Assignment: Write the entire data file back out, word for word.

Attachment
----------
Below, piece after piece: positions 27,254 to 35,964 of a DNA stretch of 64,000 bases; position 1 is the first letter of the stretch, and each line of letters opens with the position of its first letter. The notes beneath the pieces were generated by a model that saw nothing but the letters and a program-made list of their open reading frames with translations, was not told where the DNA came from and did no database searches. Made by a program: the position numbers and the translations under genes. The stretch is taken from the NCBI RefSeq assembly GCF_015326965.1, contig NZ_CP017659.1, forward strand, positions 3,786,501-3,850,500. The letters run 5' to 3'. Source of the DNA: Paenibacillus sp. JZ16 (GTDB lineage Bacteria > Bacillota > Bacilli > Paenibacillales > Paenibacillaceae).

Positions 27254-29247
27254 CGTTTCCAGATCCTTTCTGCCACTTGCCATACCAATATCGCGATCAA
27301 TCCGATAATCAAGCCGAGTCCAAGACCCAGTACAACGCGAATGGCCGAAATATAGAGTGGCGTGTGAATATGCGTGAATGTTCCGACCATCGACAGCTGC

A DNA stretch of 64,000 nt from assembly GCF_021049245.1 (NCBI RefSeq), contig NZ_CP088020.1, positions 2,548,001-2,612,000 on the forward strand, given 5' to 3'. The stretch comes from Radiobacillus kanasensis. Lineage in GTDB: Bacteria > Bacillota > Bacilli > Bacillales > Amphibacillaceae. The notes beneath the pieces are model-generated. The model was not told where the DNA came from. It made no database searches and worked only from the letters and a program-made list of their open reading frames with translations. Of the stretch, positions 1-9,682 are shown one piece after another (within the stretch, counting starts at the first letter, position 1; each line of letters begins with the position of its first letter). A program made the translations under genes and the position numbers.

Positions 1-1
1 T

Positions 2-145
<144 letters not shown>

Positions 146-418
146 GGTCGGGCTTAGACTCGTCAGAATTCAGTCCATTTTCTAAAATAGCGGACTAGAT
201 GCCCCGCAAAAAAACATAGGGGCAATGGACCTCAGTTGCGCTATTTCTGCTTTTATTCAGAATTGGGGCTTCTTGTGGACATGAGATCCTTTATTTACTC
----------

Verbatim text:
Below, piece after piece: positions 27,254 to 35,964 of a DNA stretch of 64,000 bases; position 1 is the first letter of the stretch, and each line of letters opens with the position of its first letter. The notes beneath the pieces were generated by a model that saw nothing but the letters and a program-made list of their open reading frames with translations, was not told where the DNA came from and did no database searches. Made by a program: the position numbers and the translations under genes. The stretch is taken from the NCBI RefSeq assembly GCF_015326965.1, contig NZ_CP017659.1, forward strand, positions 3,786,501-3,850,500. The letters run 5' to 3'. Source of the DNA: Paenibacillus sp. JZ16 (GTDB lineage Bacteria > Bacillota > Bacilli > Paenibacillales > Paenibacillaceae).

Positions 27254-29247
27254 CGTTTCCAGATCCTTTCTGCCACTTGCCATACCAATATCGCGATCAA
27301 TCCGATAATCAAGCCGAGTCCAAGACCCAGTACAACGCGAATGGCCGAAATATAGAGTGGCGTGTGAATATGCGTGAATGTTCCGACCATCGACAGCTGC

A DNA stretch of 64,000 nt from assembly GCF_021049245.1 (NCBI RefSeq), contig NZ_CP088020.1, positions 2,548,001-2,612,000 on the forward strand, given 5' to 3'. The stretch comes from Radiobacillus kanasensis. Lineage in GTDB: Bacteria > Bacillota > Bacilli > Bacillales > Amphibacillaceae. The notes beneath the pieces are model-generated. The model was not told where the DNA came from. It made no database searches and worked only from the letters and a program-made list of their open reading frames with translations. Of the stretch, positions 1-9,682 are shown one piece after another (within the stretch, counting starts at the first letter, position 1; each line of letters begins with the position of its first letter). A program made the translations under genes and the position numbers.

Positions 1-1
1 T

Positions 2-145
<144 letters not shown>

Positions 146-418
146 GGTCGGGCTTAGACTCGTCAGAATTCAGTCCATTTTCTAAAATAGCGGACTAGAT
201 GCCCCGCAAAAAAACATAGGGGCAATGGACCTCAGTTGCGCTATTTCTGCTTTTATTCAGAATTGGGGCTTCTTGTGGACATGAGATCCTTTATTTACTC